Integrated Mass Treatment Protects 13 Million against Neglected Tropical Diseases in Côte d’Ivoire

June 9th, 2017

Director General for Health of Côte d'Ivoire Pr Dagnan Simplice speaks at the 2017 mass treatment campaign. He is flanked by PNSOLO Director Dr Kouakou Madeleine (l) and PNLSGF Director Dr Meité Aboulaye (r). Photo: FHI 360

Director General for Health of Côte d’Ivoire Pr Dagnan Simplice speaks at the 2017 mass treatment campaign. He is flanked by PNSOLO Director Dr Kouakou Madeleine (l) and PNLSGF Director Dr Meité Aboulaye (r). Photo: FHI 360

Beginning with a kick-off ceremony in Daoukro district on May 12, 2017, Côte d’Ivoire launched its annual integrated mass treatment campaign against three neglected tropical diseases (NTD)—lymphatic filariasis (LF), onchocerciasis (oncho) and soil-transmitted helminths (STH), which took place on May 12–19, 2017 in 57 health districts. Notable attendees including the country’s director general for health; the U.S. Agency for International Development’s (USAID) West Africa mission director, health director, and infectious disease team lead; and representatives from the World Health Organization (WHO), FHI360 and Sight Savers, emphasized the need to support and fully engage health authorities across the country to meet NTD elimination and control targets by 2020.

Located in the West African tropics, Côte d’Ivoire is affected by 10 of the 17 NTDs that have been identified by the WHO as public health problems. Among these parasitic diseases are LF and onchocerciasis, which progress slowly and often lead to debilitating and marginalizing complications such as elephantiasis and hydrocele (with LF), both of which cause grotesque and painful swelling in various bodily locations, or irreversible blindness (with oncho). These diseases perpetuate the cycle of poverty and negatively affect the socio-economic development of the country.

A traditional leader participates in mass treatment against NTDs in Daoukro district, Côte d'Ivoire. Photo: FHI 360


A traditional leader participates in mass treatment against NTDs in Daoukro district, Côte d’Ivoire. Photo: FHI 360

Since FY 2015, Côte d’Ivoire’s Neglected Tropical Disease programs (NTDP) in the Ministry of Health and Public Hygiene (MSHP) have been working with the END in Africa project, which is funded by the U.S. Agency for International Development (USAID) and managed by FHI 360, to fight the five NTDs that can be treated through preventive chemotherapy (LF, oncho, STH, schistosomiasis and trachoma). In Côte d’Ivoire, the project activities are implemented by the MSHP through the National Program for Schistosomiasis, Soil Transmitted Helminthiasis and Lymphatic Filariasis control (PNSGF) and the National Program for Eye Health and Onchocerciasis Control (PNSOLO).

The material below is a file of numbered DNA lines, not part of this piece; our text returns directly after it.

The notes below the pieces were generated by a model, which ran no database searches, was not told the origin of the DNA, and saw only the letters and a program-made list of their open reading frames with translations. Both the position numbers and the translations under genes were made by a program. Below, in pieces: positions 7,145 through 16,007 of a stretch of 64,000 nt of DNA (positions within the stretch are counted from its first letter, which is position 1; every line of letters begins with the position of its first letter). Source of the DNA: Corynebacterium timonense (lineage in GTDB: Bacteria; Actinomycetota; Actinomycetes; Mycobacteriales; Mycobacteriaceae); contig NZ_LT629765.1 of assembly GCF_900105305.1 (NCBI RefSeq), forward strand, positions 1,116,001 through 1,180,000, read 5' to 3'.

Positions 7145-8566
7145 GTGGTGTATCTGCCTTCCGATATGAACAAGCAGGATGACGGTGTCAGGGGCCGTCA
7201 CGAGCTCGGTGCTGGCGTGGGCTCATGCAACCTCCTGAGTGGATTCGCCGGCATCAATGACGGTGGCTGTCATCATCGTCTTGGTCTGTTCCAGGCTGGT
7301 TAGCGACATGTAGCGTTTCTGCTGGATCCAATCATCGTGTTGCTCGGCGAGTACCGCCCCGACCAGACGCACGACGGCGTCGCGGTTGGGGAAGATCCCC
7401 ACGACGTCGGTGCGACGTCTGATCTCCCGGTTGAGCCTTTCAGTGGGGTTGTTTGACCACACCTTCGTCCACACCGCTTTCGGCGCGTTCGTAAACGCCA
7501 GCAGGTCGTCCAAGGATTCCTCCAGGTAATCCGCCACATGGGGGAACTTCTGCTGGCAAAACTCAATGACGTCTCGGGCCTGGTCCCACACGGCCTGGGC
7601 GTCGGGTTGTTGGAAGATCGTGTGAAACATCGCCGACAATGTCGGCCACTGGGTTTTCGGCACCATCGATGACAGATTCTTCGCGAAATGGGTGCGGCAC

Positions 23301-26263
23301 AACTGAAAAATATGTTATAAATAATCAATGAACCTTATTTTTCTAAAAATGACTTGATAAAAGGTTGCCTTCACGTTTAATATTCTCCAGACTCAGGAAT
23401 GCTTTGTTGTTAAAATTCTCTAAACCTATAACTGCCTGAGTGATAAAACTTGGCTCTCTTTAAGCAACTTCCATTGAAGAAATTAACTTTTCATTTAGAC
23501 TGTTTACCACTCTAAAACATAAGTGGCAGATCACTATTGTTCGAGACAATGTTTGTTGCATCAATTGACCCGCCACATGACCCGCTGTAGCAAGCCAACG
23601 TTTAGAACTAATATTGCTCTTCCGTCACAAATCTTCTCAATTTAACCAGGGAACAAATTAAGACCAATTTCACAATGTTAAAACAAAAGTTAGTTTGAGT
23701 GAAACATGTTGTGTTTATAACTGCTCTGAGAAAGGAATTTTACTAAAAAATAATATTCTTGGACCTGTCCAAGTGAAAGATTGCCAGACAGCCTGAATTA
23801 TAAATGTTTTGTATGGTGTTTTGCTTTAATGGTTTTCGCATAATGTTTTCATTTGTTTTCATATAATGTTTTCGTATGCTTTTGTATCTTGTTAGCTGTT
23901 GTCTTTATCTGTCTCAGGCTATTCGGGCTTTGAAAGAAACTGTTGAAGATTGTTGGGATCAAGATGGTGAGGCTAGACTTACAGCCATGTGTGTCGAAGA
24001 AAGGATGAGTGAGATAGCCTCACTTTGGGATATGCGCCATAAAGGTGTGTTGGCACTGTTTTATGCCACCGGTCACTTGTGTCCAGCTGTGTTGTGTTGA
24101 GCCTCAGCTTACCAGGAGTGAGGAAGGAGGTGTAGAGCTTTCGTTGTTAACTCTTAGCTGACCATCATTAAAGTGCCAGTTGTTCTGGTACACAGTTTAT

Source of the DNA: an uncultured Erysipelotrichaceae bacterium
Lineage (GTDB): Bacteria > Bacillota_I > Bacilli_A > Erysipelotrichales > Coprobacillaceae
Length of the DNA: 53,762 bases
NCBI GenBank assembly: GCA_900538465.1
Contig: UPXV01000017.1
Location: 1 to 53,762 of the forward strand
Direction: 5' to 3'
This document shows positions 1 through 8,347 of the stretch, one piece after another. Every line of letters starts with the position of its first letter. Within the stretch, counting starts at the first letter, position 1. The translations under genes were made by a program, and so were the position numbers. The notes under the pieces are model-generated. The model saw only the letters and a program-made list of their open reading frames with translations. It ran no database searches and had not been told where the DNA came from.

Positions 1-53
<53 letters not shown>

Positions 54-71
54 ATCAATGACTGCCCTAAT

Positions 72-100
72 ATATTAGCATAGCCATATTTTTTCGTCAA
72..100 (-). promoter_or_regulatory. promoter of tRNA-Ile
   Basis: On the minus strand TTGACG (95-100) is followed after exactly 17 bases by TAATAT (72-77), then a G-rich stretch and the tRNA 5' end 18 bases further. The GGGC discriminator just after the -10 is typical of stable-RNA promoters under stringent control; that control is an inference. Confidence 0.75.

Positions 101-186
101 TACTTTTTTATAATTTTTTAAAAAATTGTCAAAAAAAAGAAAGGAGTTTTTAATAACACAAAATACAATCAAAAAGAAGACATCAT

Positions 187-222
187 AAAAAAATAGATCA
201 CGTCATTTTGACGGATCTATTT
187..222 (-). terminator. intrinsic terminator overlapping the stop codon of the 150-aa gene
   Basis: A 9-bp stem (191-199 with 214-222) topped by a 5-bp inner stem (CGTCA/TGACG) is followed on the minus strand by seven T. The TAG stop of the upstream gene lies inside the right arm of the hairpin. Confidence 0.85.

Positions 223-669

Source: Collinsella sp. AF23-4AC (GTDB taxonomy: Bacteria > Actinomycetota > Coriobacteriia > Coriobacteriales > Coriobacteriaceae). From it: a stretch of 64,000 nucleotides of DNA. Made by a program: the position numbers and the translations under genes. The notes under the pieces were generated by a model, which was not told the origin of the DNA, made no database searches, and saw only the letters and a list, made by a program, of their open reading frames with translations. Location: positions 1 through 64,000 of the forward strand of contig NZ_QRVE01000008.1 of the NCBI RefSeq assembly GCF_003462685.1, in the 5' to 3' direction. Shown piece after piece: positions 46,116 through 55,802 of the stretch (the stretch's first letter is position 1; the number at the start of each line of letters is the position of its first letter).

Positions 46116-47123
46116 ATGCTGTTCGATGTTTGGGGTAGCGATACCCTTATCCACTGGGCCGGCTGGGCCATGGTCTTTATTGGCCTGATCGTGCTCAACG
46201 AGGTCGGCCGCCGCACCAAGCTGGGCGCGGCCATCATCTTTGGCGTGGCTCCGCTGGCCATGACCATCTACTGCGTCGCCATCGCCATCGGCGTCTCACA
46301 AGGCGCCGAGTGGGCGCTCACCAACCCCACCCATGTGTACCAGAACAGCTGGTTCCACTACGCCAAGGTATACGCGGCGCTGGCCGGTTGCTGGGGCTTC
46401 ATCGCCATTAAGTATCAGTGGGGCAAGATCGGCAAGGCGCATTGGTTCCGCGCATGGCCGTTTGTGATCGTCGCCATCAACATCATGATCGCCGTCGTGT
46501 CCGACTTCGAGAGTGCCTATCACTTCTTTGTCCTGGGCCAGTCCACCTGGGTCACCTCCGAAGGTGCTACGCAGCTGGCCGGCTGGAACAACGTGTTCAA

The NTDP uses the existing health system, including the central level office, health regions and health districts, to implement its activities and harnesses the necessary human resources from within that system. However, because so many people—13 million people ages 5 years and older—needed to be treated with the anti-NTD medicines ivermectin and albendazole this year, the NTDP also used social mobilization strategies and capacity building sessions, supported by END in Africa, to reach the population and train health workers in every region prior to the mass treatment campaign. The FY 2017 training strategically included the governors of 15 regions in the country.

Children help spread the word about getting treated for NTDs in Côte d'Ivoire. Photo: FHI 360

Children help spread the word about getting treated for NTDs in Côte d’Ivoire. Photo: FHI 360

This strategy has already begun to pay dividends.

In 2016, the NTDP in Côte d’Ivoire reported significant success in terms of treatment coverage at the national level. That year, the NTDP achieved program coverage of 90.8%, based on a target of treating almost 10.3 million people in 41 health districts for LF and oncho, and therapeutic coverage of 71.9%.

As the results of the 2017 treatment campaign have not yet been reported, it’s too early to gauge program and therapeutic coverage for this year. However, stay tuned to the END in Africa website for more information on progress toward NTD control and elimination in Côte d’Ivoire over the coming months.

News Articles


Twitter

Twitter: ENDinAfrica